Royal Navy saves lives of six French fishermen

Joshua Melvin
Joshua Melvin - [email protected] • 3 Feb, 2014 Updated Mon 3 Feb 2014 11:12 CEST
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French and British seamen have shown little love for each other over the years but at the weekend the British Royal Navy showed differences can be put aside when it saved the lives of six Breton sailors, who were trapped in a sinking trawler in stormy seas.


A group of French fisherman who were aboard the 22-metre trawler Le Sillon got into trouble in the Irish Sea not far off the Cornish coast over night on Saturday as stormy weather battered the region.

According to the president of a Breton shipyard cooperative, Dominique Faou, the sailors were not actually fishing, but just trying to sit out the storm until better weather allowed them to return home.  

But as they waited anxiously the ship was repeatedly battered by giant waves as the storm refuised to relent.

One wave of nine-ten metres high—called "a villain"—literally decapitated the bridge and the rest happened very quickly, French daily Le Télégramme reported. The ship had lost all power, had no engine and no radio but a member of the crew managed to telephone for help.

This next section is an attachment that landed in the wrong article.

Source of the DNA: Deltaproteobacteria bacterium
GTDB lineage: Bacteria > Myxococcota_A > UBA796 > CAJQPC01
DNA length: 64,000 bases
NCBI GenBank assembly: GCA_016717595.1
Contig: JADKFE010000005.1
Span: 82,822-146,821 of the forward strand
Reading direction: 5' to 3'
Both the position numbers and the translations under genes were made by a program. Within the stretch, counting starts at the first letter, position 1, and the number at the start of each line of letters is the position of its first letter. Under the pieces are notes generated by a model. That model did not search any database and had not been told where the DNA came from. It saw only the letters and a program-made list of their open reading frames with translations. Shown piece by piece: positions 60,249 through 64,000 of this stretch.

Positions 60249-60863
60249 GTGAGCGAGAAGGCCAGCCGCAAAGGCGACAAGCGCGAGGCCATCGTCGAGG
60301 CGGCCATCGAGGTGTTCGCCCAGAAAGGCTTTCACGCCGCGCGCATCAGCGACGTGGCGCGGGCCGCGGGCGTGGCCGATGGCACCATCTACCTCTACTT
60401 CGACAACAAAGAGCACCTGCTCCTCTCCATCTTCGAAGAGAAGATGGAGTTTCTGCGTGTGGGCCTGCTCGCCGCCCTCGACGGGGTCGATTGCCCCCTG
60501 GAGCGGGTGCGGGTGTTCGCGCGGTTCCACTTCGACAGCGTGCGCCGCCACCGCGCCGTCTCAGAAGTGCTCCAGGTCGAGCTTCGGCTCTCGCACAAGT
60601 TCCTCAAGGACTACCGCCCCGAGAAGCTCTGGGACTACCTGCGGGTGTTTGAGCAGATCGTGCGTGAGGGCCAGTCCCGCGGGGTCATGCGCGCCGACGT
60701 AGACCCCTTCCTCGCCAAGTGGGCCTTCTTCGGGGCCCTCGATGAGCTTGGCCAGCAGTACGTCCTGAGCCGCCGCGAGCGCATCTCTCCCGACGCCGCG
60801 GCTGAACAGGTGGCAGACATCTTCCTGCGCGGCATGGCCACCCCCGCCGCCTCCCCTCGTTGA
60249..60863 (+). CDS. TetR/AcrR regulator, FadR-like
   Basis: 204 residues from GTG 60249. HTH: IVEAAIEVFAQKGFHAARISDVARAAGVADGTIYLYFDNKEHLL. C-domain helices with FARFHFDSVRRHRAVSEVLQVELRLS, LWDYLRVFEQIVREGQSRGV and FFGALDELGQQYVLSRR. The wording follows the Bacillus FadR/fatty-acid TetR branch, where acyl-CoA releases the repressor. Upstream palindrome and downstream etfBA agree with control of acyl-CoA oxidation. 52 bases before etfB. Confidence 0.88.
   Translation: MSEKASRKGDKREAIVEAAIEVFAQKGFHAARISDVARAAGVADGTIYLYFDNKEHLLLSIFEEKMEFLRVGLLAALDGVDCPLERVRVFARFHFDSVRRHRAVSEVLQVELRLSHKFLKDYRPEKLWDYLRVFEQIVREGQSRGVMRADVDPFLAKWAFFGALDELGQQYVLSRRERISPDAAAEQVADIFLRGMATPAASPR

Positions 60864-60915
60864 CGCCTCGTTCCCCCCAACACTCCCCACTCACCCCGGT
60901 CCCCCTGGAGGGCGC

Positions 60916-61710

A Royal Navy helicopter quickly arrived on the scene, but in order for the fisherman to be rescued they had to first jump into the roiling sea. They then had to grab a cable that hoisted them into the helicopter and out of danger.

Le Sillon’s captain Pierre-Marie Briand stayed with the trawler during the rescue and the boat eventually foundered with him still aboard. But after a couple of tense minutes of searching, a rescuer from the Royal Navy spotted him and also pulled him from the water. 

All six fishermen were then taken to a Royal Navy base in Culhouse where all the men were said to be safe and sound. 

See video of what the trawler looked like after it washed ashore (FYI: Video is in French)



Joshua Melvin 2014/02/03 11:12

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